GeoServer Beginner's Guide

More Information
Learn
  • Install GeoServer quickly
  • Access your dynamic real-time geospatial data which you can easily integrate into your own web-based application.
  • Create custom styles for lines, points, and polygons for great looking maps
  • Command GeoServer remotely using REST
  • Tune your GeoServer instance for performance
  • Move GeoServer into production
  • Learn advanced topics to extend GeoServer's capabilities
About

GeoServer is an open source server-side software written in Java that allows users to share and edit geospatial data. Designed for interoperability, it publishes data from any major spatial data source using open standards. GeoServer allows you to display your spatial information to the world. Implementing the Web Map Service (WMS) standard, GeoServer can create maps in a variety of output formats. OpenLayers, a free mapping library, is integrated into GeoServer, making map generation quick and easy. GeoServer is built on Geotools, an open source Java GIS toolkit.

GeoServer Beginner’s Guide gives you a kick start to build custom maps using your data without the need for costly commercial software licenses and restrictions. Even if you do not have prior GIS knowledge, you will be able to make interactive maps after reading this book.

You will install GeoServer, access your data from a database, style points, lines, polygons, and labels to impress site visitors with real-time maps.

Follow along through a step-by-step guide that installs GeoServer in minutes. Explore the web-based administrative interface to connect to backend data stores such as MySQL, PostGIS, MSSQL, and Oracle. Display your data on web-based interactive maps, style lines, points, polygons, and embed images to visualize this data for your web visitors. Walk away from this book with a working application ready for production.

After reading the GeoServer Beginner’s Guide, you will have beautiful, custom maps on your website built using your geospatial data.

Features
  • Learn free and open source geospatial mapping without prior GIS experience
  • Share real-time maps quickly
  • Learn step-by-step with ample amounts of illustrations and usable code/list
Page Count 350
Course Length 10 hours 30 minutes
ISBN 9781849516686
Date Of Publication 21 Feb 2013

Authors

Brian Youngblood

Brian Youngblood is a open source developer living in Montgomery, AL with more than a decade of experience developing, integrating, and managing high traffic websites._x000D_ _x000D_ Brian was the Online Operations Manager and Technical Lead at the Southern Poverty Law Center for over 12 years. The SPLC is a nationally recognized nonprofit, and its websites SPLCenter.org and Tolerance.org have continued to get sharp increases in visitors year-on-year, resulting in growth in its online operations with open source. The SPLC won two Webby Awards in 2002 and 2004._x000D_ _x000D_ Brian was also the founding partner and Chief Technology Officer for IntelliTours, a GPS-guided multimedia tour. He worked with several companies developing hardware and software including Alcorn McBride, Volkswagen, and Garmin. His work explored San Diego, Santa Cruz, Hawaii, and miles and miles of I-95 on the East Coast. Most notably, his work was featured on the cover of Entertainment Engineering magazine, Martha Stewart radio, the LA Times, and NPR._x000D_ _x000D_ Embracing the spirit of other open source communities such as Drupal, and a combined passion for scalable GIS solutions, led him to adopt GeoServer for rapidly changing geospatial data stores._x000D_ _x000D_ You can contact him at brian@brianyoungblood.com or follow him on twitter @brianyoungblood.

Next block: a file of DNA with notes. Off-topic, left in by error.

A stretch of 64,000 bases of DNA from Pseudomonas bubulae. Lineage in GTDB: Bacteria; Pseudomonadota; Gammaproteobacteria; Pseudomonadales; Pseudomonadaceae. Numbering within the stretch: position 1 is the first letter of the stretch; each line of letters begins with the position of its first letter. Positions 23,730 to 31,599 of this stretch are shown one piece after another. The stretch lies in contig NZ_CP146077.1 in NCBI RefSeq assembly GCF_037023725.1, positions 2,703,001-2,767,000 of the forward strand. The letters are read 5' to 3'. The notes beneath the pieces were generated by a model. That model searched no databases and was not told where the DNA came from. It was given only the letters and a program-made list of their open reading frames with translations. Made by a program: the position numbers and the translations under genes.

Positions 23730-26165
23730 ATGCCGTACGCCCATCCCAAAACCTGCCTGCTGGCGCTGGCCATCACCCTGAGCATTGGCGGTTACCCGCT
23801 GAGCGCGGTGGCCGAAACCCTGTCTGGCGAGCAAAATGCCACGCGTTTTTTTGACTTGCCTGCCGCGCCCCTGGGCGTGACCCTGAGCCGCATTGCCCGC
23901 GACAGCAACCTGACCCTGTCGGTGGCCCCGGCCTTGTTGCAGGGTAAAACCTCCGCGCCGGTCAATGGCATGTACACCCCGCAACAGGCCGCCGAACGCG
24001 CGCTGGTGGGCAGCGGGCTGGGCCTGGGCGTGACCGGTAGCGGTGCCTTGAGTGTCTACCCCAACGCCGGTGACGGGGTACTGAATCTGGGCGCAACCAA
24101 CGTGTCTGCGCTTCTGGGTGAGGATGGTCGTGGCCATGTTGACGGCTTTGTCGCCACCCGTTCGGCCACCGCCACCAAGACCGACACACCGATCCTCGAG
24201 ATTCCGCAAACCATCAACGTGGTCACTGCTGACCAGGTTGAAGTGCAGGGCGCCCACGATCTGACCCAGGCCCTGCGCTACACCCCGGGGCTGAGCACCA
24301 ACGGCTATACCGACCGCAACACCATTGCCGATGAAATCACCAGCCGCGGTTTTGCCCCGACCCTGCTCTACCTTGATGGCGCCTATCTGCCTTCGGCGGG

Stefano Iacovella

Stefano Iacovella is a long-time GIS developer and consultant living in Rome, Italy. He also works as a GIS courses instructor, and he has a PhD. in Geology. Being a very curious person, he developed a deep knowledge of IT technologies, mainly focused on GIS software and related standards. Starting his career as an ESRI employee, he was exposed to and became confident with proprietary GIS software, mainly the ESRI suite of products. In the last 14 years, he has become more and more involved with Open Source software, also integrating it with proprietary software. He loves the Open Source approach and really trusts in the collaboration and sharing of knowledge. He strongly believes in the Open Source idea and constantly manages to spread it out, not limiting it to the GIS sector. He has been using GeoServer since release 1.5 by configuring, deploying, and hacking it on several projects. Other GFOSS projects he uses and likes are GDAL/OGR, PostGIS, QGIS, and OpenLayers. He is the author of the GeoServer Cookbook, which consists of a set of recipes to use GeoServer at an advanced level, by Packt, and he has also authored the first edition of this book. When not playing with maps and geometric shapes, he loves reading about science, mainly Physics and Maths, riding his bike, and having fun with his wife and two daughters, Alice and Luisa.